In energy efficiency, there are currently almost 2.2 million people working nationwide, a 7% increase from 2015. About 1.4 million work in construction and installation, more than double the number of workers in fossil fuel mining, extraction and electric power generation combined.

Farewell to Outsourcing and Other Benefits of Sustainability Jobs

The growth of sustainability jobs in renewable energy and energy efficiency saves employment dynamics from the familiar story of technological displacement. Thanks to them, while extractive industries are losing jobs, new ones are being created by renewable energy sector. However, there are other significant economic benefits as well.

The EDF report cites researchers from the University of Massachusetts Amherst, who estimated that investments in renewable energy generate roughly three times more direct and indirect jobs than comparable investments in fossil fuels. In such fields as buildings retrofit and industrial efficiency, $1 million invested generates 8 new job, against just 3 in the fossil fuels industry generated by the same amount invested.

Where renewable energy creates new jobs, energy efficiency helps to promote small businesses. According to EDF, the majority of energy efficiency employees in the U.S. work for small businesses, with about 70% working for companies with 10 employees or less. As is well known, small is beautiful, and the growth of small businesses makes the economy more livable and entrepreneurial.

Most interestingly, the growth of sustainability jobs could alter the global value chain maps in the near future. Most of the construction and installation jobs are local due to the on-site nature of efficiency work. About 63% of energy efficiency employees work in construction firms installing building control equipment (another 18% work in professional and business services). For example, in the solar energy sector, 80% of jobs are demand-side services (e.g. installation, sales, etc.), most of which are inherently local jobs that cannot be outsourced.

Aggressive outsourcing policies that many firms from the developed countries used since the 1980s relied on cheaper labour in the developing countries, driving down wages at home and creating incentives for deindustrialization, while also perpetuating the unfavorable labor conditions in the outsourcing regions. Now that situation can be changed, as renewable energy jobs are mostly local. Potentially, this will create further incentives for domestic workers to join renewable energy industries, and spur the development of similar initiatives in the offshore regions specialized in outsourcing.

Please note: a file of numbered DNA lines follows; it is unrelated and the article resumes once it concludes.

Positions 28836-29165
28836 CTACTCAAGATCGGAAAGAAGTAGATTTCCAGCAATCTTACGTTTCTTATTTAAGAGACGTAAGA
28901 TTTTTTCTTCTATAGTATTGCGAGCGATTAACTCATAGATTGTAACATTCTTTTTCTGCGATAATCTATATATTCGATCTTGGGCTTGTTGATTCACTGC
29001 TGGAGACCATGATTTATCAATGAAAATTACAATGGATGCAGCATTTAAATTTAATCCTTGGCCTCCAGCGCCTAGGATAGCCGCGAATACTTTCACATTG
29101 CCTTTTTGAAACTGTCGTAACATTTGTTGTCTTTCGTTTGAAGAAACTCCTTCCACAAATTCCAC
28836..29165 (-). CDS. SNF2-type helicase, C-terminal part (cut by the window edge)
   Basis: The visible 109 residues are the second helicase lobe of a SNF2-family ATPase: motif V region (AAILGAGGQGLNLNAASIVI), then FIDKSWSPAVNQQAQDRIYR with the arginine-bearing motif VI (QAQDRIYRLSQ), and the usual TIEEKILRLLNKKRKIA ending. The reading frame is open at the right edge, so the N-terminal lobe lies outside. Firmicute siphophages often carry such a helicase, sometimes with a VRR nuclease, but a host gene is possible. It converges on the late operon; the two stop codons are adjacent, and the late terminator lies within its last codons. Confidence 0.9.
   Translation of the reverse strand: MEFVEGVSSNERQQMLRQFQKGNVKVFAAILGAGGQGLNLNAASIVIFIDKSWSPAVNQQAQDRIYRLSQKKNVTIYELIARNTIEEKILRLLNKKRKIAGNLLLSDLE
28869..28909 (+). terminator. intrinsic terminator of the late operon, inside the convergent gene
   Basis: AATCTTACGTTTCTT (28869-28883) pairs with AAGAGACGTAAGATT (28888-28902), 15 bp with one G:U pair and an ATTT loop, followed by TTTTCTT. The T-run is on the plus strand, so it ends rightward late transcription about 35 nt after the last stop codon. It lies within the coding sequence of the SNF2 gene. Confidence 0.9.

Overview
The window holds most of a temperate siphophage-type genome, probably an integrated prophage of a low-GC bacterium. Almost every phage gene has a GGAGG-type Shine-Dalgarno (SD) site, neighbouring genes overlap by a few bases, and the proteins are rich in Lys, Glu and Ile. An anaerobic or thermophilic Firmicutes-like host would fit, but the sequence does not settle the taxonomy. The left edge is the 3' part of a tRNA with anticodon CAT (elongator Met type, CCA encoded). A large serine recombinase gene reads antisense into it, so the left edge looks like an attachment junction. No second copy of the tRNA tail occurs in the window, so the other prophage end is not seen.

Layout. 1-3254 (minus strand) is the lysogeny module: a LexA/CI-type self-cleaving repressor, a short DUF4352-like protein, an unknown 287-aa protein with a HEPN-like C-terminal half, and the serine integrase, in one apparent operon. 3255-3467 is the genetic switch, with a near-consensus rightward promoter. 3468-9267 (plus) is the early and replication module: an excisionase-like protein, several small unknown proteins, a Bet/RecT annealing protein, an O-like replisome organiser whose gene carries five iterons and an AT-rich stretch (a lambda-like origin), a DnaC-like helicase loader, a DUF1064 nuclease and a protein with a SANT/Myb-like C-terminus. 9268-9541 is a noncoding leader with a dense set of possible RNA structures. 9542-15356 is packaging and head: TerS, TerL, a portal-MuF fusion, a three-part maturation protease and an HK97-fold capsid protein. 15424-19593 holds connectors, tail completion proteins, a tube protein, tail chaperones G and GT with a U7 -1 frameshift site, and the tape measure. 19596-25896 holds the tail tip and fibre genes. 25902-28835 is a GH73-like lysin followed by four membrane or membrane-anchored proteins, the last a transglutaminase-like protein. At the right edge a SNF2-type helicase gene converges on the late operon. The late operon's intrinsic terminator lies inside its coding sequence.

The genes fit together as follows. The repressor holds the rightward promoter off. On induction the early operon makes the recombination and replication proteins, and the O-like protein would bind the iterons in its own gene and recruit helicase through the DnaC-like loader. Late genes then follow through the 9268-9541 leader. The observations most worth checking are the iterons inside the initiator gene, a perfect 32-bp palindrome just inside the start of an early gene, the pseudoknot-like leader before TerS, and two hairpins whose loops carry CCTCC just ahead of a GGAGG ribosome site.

Looking Ahead

New jobs in solar industry are not completely immune from market conjuncture. Since 2006, China has implemented aggressive support policies for its solar industry, and became a major player in the global solar market. This made the country’s solar power production capacity expanding tenfold from 2007 to 2012, so that now 6 of the top 10 solar panel makers are Chinese. The rise of China forced many American and European solar panel manufacturers into a retreat, with job cuts as a consequence. Government-subsidized dumping allowed Chinese firms to sometimes sell solar panels for less than their production and shipping costs, and in 2012–2013 both the U.S. and the European Union reacted by imposing import limits.

However, these wild fluctuations and aggressive competition will be tamed as the industry develops and becomes stabilized with the emergence of standardization, certification and other exchange rules. That’s the path of all emerging industries, and much of it still ahead of solar. By many assessments, solar is projected to continue its growth in the decades to come, largely due to further cost reduction. According to EDF,

“Solar in particular is predicted to emerge as the least-cost generation technology in most countries by 2030 and account for over $3 trillion in new investment”.

In Solar DAO, we are working hard to make that future happen sooner. Stay tuned.